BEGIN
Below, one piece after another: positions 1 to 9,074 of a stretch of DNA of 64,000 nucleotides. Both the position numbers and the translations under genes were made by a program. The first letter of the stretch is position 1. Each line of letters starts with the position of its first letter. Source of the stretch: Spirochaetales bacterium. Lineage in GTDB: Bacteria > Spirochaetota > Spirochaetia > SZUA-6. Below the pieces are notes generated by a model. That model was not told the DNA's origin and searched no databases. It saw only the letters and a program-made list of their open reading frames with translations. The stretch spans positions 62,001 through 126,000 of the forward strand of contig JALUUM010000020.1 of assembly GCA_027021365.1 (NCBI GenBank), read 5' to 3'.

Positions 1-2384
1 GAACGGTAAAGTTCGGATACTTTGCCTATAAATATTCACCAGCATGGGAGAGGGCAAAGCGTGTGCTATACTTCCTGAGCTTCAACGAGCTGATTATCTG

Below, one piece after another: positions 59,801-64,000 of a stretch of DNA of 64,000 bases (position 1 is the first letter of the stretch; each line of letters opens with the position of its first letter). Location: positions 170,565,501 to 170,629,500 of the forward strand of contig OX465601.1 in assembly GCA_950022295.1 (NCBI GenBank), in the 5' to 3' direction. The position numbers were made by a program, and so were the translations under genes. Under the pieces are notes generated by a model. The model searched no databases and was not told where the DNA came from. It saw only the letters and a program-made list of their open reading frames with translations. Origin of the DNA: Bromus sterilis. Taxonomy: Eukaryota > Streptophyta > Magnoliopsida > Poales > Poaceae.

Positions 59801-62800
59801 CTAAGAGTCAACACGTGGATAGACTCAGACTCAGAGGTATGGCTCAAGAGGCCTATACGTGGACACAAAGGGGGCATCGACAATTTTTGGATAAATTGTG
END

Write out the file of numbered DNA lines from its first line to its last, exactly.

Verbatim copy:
Below, one piece after another: positions 1 to 9,074 of a stretch of DNA of 64,000 nucleotides. Both the position numbers and the translations under genes were made by a program. The first letter of the stretch is position 1. Each line of letters starts with the position of its first letter. Source of the stretch: Spirochaetales bacterium. Lineage in GTDB: Bacteria > Spirochaetota > Spirochaetia > SZUA-6. Below the pieces are notes generated by a model. That model was not told the DNA's origin and searched no databases. It saw only the letters and a program-made list of their open reading frames with translations. The stretch spans positions 62,001 through 126,000 of the forward strand of contig JALUUM010000020.1 of assembly GCA_027021365.1 (NCBI GenBank), read 5' to 3'.

Positions 1-2384
1 GAACGGTAAAGTTCGGATACTTTGCCTATAAATATTCACCAGCATGGGAGAGGGCAAAGCGTGTGCTATACTTCCTGAGCTTCAACGAGCTGATTATCTG

Below, one piece after another: positions 59,801-64,000 of a stretch of DNA of 64,000 bases (position 1 is the first letter of the stretch; each line of letters opens with the position of its first letter). Location: positions 170,565,501 to 170,629,500 of the forward strand of contig OX465601.1 in assembly GCA_950022295.1 (NCBI GenBank), in the 5' to 3' direction. The position numbers were made by a program, and so were the translations under genes. Under the pieces are notes generated by a model. The model searched no databases and was not told where the DNA came from. It saw only the letters and a program-made list of their open reading frames with translations. Origin of the DNA: Bromus sterilis. Taxonomy: Eukaryota > Streptophyta > Magnoliopsida > Poales > Poaceae.

Positions 59801-62800
59801 CTAAGAGTCAACACGTGGATAGACTCAGACTCAGAGGTATGGCTCAAGAGGCCTATACGTGGACACAAAGGGGGCATCGACAATTTTTGGATAAATTGTG